Now, if someone comes at you verbally because you are holding your boundary: use some good ol’ fashion distress tolerance to ignore their attempts to build a barrier to your goals. Use techniques to calm your body down, ask to take a break from the conversation, DO NOT ENGAGE IN BULLYING BEHAVIOR, use radical acceptance, or try opposite action. Part of being mindful in a conversation is to understand conflict can, and may, happen. That is okay. Conflict doesn’t mean someone isn’t able to meet your needs, they may need more information on what your needs are.
Our verbal language is not the only way we communicate our needs to people. Our appearance and body language can signal our needs as well. That is where the second “A” comes into play. A stands for appearing confident. When our body language meets our verbal communication, it provides our prefrontal cortex with a clear message as to what is being asked. Standing tall, giving good eye contact, and avoiding unnecessary fidgeting or hand gestures, will allow the person you’re communicating with to understand clearly what your goals are of the communication. So if we are someone who tends to crack their knuckles when we feel nervous and anxious, we may come across in a conversation that we are not assertive with what we need. Let’s hope that everybody’s prefrontal cortex has been given a clear message by showing we are confident in what we know that we need.
We finally made it to the letter “N”! Before we get there, I want to thank you for sticking it out with this post. There is a lot of science behind effectively communicating and meeting our needs. All of that science will help you better understand why these steps are so important for developing objective effectiveness. Now on to the letter N!
“N” stands for negotiation. When we are talking with another person, you may find out through their communication they might not be able to fully meet your needs, however, are willing to come up with a compromise to meet the majority of your needs. This is where it’s important to negotiate the goals that are most important to you. Let’s put this in example form shall we? Let’s say we go to work this week and we get bombarded with projects, extra tasks, and other little meetings above what we usually do. If we are able to negotiate, we will be able to assertively say to our boss “I can handle this extra work for a week, but this cannot be the new normal.” When we do this, we are speaking assertively, identifying what we are able to do, and able to compromise on special occasions. When we communicate this, we are showing the person we are connecting with that we are willing to be flexible while still meeting what our goal is. Another example of this could be seen in the garbage example we used earlier. I can easily communicate with my family “hey, I have no problem doing the garbage, but if somebody could take it out before it overflows when I’m not home, that would be appreciated.” Note how I was assertive with my need that I can’t be the only person doing garbage. Also note in this example that I offered flexibility and a compromise. When we look at this same step in our brain, what we are doing is activating our hypothalamus to pair the appropriate emotion with the action and information we are seeing. In essence, we are actively rewiring the brain!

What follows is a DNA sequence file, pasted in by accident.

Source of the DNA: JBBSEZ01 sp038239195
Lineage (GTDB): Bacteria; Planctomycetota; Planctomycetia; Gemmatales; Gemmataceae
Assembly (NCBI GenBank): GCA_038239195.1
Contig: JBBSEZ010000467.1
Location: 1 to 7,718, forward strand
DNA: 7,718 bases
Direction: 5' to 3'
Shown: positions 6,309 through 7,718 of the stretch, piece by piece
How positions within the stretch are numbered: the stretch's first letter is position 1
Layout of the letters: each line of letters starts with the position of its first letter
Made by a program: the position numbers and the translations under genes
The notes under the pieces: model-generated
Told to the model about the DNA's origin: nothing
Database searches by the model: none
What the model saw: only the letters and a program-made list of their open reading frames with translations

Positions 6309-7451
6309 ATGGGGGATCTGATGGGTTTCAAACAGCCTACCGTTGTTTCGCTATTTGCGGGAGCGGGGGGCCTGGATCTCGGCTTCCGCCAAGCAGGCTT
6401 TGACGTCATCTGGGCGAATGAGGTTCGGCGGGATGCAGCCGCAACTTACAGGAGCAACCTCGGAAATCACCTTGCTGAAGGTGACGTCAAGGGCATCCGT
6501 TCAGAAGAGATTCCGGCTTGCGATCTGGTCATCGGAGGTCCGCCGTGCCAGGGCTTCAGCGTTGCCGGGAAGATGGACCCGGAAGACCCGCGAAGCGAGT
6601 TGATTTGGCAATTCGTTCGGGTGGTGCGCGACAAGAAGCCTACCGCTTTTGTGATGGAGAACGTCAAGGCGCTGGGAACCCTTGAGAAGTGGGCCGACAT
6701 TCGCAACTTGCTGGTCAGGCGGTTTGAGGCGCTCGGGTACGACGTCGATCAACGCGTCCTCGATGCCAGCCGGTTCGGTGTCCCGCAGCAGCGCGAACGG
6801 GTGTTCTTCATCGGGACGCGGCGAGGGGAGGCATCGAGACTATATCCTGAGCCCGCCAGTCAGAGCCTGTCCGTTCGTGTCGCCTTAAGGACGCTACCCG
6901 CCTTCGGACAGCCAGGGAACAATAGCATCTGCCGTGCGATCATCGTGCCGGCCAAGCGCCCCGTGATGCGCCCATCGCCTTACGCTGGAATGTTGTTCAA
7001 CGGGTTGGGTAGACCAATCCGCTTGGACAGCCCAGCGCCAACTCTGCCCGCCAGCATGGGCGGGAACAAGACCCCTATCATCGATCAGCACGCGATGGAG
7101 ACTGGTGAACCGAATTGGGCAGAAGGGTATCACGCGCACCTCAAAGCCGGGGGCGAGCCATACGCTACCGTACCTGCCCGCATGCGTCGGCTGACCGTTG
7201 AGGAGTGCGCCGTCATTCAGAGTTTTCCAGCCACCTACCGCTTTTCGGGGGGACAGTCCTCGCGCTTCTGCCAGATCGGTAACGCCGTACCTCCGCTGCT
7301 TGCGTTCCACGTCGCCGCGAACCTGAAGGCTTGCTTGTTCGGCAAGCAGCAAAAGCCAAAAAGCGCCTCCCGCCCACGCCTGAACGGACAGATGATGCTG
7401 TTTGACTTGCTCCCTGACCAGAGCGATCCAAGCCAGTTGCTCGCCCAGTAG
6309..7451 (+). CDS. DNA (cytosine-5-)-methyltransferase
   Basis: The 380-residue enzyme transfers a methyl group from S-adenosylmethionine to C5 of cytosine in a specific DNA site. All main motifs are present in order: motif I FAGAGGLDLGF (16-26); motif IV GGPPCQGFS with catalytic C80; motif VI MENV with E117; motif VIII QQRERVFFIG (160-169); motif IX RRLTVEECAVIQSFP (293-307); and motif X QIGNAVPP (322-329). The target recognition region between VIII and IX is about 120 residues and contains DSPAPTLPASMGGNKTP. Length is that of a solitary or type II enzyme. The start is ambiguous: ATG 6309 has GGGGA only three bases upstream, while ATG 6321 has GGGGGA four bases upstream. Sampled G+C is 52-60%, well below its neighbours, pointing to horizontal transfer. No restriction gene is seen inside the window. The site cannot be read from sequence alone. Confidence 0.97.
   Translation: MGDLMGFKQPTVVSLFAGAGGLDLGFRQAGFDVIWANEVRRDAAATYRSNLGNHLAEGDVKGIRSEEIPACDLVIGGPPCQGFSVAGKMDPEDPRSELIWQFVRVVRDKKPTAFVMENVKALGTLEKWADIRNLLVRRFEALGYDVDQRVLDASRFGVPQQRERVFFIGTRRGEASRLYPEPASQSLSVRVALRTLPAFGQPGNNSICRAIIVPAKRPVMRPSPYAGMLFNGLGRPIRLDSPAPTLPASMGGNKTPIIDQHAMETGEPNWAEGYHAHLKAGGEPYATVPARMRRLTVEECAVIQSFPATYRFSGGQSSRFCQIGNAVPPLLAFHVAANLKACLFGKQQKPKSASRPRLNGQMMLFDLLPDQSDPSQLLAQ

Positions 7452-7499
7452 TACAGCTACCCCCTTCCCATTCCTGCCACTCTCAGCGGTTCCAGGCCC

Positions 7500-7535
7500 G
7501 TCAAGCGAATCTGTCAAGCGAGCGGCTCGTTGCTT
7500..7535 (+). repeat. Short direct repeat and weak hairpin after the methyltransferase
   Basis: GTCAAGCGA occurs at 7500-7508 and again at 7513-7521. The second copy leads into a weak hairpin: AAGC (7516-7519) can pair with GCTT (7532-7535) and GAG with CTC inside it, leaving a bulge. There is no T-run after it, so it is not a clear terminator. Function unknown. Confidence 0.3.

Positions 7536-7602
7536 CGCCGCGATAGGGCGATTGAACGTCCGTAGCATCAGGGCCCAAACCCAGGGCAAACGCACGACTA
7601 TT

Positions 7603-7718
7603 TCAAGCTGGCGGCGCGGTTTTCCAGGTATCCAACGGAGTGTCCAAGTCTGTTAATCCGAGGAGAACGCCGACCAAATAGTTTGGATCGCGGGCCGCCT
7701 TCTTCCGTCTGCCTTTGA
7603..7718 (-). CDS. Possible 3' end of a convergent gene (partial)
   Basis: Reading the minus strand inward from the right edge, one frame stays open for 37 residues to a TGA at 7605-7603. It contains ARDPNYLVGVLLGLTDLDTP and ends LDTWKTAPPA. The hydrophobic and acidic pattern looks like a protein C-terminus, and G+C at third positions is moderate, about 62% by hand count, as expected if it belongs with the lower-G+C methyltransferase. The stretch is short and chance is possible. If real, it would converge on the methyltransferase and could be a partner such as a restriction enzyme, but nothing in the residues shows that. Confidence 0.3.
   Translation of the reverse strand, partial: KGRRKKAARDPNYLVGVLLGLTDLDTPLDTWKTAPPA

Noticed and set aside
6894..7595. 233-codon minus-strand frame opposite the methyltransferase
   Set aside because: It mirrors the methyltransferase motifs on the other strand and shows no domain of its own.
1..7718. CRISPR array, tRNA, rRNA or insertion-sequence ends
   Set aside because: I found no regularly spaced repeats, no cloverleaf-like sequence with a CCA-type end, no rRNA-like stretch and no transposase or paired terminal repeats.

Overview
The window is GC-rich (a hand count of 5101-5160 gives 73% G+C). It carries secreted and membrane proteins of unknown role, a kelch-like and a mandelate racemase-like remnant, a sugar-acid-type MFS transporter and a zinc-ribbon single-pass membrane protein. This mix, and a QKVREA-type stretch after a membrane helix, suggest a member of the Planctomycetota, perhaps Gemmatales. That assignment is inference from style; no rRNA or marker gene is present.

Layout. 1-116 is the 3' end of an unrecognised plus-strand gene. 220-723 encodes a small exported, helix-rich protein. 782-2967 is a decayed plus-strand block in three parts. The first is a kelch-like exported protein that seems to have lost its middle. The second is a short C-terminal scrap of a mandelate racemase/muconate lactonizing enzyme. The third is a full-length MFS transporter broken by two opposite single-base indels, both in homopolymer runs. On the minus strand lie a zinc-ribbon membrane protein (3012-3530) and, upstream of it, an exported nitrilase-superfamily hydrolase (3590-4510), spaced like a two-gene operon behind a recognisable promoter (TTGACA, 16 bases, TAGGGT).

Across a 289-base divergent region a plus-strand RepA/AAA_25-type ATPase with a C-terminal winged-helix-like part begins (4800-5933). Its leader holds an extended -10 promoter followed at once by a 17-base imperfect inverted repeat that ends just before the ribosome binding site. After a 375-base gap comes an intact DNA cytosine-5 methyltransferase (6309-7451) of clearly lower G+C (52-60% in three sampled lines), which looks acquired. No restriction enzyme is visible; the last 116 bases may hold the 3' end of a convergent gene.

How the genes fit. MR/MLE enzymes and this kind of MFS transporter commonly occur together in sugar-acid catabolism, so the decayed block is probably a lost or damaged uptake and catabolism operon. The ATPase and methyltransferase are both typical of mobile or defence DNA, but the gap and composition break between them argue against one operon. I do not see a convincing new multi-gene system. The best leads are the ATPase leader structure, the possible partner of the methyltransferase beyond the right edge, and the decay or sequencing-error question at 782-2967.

Whew! That was a lot of information! I am so proud that you took the time to invest in your mental health by reading how to use objective effectiveness in your day-to-day communication. The journey through interpersonal effectiveness is a hard one as these skills typically require us to communicate with other people. I assure you, when you invest in these skill sets, your brain will thank you!
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- Federici, A., Wisniewski, L., & Ben-Porath, D. (2012). Description of an intensive dialectical behavior therapy program for multidiagnostic clients with eating disorders. Journal of Counseling & Development, 90(3), 330-338. Reviewed July 28, 2021
- Linehan, M., M., (2014). DBT Training Manual. New York, NY: The Guilford Press. Reviewed on July 27, 2021
- Lott, Deborah (1998). Brain Development, Attachment and Impact on Psychic Vulnerability. Published Psychiatric Times, Psychiatric Times Vol 15 No 5, Volume 15, Issue 5. Retrieved from https://www.psychiatrictimes.com/view/brain-development-attachment-and-impact-psychic-vulnerability
- Mairanz, Alyssa (2019). Interpersonal Effectiveness: A DBT Skill. Retrieved from https://eymtherapy.com/blog/practice-interpersonal-effectiveness-dbt-skill/
- Carissa Weber at www.thatdarnamygdala.com